One of the key challenges in education is how to incorporate modern technology into the classroom, without loss to the aesthetics or the fundamentals of good order.
Over 50 per cent rise in maladministration investigations of KS1 tests
Government investigations into maladministration of key stage 1 tests have increased by over 50 per cent and 65 sets of key stage 2 exams were annulled or amended.
The Standards and Testing Agency’s latest report shows in the 2016 primary SATs exams, there were 524 cases investigated in total.
Maladministration refers to “any act that could jeopardise the integrity, security or confidentiality of the national curriculum assessments and could lead to results that do not reflect the unaided abilities and achievements of pupils.”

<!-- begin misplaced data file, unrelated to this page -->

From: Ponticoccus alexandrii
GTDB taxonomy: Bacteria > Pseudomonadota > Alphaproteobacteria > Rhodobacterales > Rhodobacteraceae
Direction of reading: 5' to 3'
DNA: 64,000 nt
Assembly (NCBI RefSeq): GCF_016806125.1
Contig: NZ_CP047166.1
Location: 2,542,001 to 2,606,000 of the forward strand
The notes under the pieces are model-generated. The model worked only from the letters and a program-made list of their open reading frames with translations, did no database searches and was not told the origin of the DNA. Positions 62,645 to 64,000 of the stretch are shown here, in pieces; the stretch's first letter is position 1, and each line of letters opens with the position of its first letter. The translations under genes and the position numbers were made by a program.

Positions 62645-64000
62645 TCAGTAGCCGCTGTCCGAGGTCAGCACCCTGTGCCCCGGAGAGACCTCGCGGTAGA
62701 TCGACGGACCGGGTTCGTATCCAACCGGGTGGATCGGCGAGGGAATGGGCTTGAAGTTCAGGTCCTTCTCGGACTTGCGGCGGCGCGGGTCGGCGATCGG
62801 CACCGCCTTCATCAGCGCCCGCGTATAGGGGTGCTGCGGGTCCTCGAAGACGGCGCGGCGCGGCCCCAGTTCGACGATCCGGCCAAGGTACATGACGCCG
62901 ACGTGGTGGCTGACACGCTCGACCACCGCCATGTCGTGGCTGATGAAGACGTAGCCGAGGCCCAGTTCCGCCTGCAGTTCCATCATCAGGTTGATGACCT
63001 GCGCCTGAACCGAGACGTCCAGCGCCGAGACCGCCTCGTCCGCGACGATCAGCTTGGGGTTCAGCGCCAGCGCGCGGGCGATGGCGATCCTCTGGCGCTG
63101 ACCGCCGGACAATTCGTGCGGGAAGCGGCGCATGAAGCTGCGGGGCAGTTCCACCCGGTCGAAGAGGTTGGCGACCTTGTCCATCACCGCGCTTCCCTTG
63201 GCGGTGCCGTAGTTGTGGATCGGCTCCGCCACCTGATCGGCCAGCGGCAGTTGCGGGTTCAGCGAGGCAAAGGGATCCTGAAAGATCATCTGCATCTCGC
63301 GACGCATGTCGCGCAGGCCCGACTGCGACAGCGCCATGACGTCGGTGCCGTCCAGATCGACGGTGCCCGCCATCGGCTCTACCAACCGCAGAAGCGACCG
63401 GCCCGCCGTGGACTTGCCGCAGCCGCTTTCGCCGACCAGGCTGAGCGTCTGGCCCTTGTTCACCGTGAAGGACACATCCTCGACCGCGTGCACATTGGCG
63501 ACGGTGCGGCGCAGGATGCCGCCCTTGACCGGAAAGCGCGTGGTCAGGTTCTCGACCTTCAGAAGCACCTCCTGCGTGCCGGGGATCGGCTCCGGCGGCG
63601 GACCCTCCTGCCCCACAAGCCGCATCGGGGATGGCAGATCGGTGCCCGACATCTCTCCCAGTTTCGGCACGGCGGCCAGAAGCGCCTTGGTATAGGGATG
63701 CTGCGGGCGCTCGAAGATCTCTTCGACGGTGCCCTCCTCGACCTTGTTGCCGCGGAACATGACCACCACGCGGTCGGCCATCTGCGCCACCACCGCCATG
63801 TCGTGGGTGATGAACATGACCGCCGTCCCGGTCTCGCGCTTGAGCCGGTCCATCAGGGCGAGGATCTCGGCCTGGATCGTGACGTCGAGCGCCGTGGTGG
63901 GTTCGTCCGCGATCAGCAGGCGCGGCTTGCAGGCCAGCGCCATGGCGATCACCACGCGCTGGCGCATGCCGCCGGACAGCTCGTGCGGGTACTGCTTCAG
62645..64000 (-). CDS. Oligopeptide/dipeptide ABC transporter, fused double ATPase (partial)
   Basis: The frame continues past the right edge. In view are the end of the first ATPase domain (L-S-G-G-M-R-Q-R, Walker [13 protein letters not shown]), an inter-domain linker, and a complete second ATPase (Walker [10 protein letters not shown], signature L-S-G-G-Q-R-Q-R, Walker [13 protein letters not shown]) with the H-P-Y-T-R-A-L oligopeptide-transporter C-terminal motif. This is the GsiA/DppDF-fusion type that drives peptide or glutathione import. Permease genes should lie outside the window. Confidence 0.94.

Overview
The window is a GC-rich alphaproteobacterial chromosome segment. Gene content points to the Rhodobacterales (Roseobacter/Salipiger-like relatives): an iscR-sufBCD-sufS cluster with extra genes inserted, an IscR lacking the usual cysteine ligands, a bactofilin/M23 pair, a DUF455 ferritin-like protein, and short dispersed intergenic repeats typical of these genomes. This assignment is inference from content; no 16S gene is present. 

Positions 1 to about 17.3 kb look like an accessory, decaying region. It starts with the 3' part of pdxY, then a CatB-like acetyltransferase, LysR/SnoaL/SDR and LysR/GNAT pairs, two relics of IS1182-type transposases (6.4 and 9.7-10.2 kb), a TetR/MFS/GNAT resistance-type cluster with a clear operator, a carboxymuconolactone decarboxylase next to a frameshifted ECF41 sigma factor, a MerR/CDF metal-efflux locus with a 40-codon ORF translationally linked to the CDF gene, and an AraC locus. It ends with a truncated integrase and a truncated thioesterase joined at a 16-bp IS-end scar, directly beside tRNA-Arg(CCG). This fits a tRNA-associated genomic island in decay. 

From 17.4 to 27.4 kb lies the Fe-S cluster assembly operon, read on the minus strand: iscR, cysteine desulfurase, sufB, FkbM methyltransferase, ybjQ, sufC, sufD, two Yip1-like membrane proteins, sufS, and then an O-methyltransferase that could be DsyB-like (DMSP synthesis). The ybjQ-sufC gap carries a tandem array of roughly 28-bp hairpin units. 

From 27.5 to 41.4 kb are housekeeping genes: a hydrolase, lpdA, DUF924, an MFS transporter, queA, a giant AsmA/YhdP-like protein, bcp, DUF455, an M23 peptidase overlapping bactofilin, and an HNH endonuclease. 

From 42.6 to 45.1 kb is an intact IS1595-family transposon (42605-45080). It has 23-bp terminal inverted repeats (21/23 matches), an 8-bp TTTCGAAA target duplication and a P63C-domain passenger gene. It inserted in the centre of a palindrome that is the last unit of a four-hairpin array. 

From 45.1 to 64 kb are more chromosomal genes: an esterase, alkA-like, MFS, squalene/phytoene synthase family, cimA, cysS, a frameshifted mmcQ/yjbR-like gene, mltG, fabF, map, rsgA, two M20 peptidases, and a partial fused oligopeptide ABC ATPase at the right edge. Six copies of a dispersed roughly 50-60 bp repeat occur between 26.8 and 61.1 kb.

This includes actions such as test papers being incorrectly opened, pupils cheating, over-aiding of pupils by test administrators, changes being made to a pupil’s test script by someone other than the pupil or “inflation/deflation of teacher assessment judgements”.
However, there has been a slight drop in the number of cases investigated at key stage 2, from 456 to 430.
Half of the 524 cases investigated in 2016 were based on schools reporting themselves to the STA. In 18 per cent of cases, the council reported the problem, and 14 per cent were reported anonymously.Read more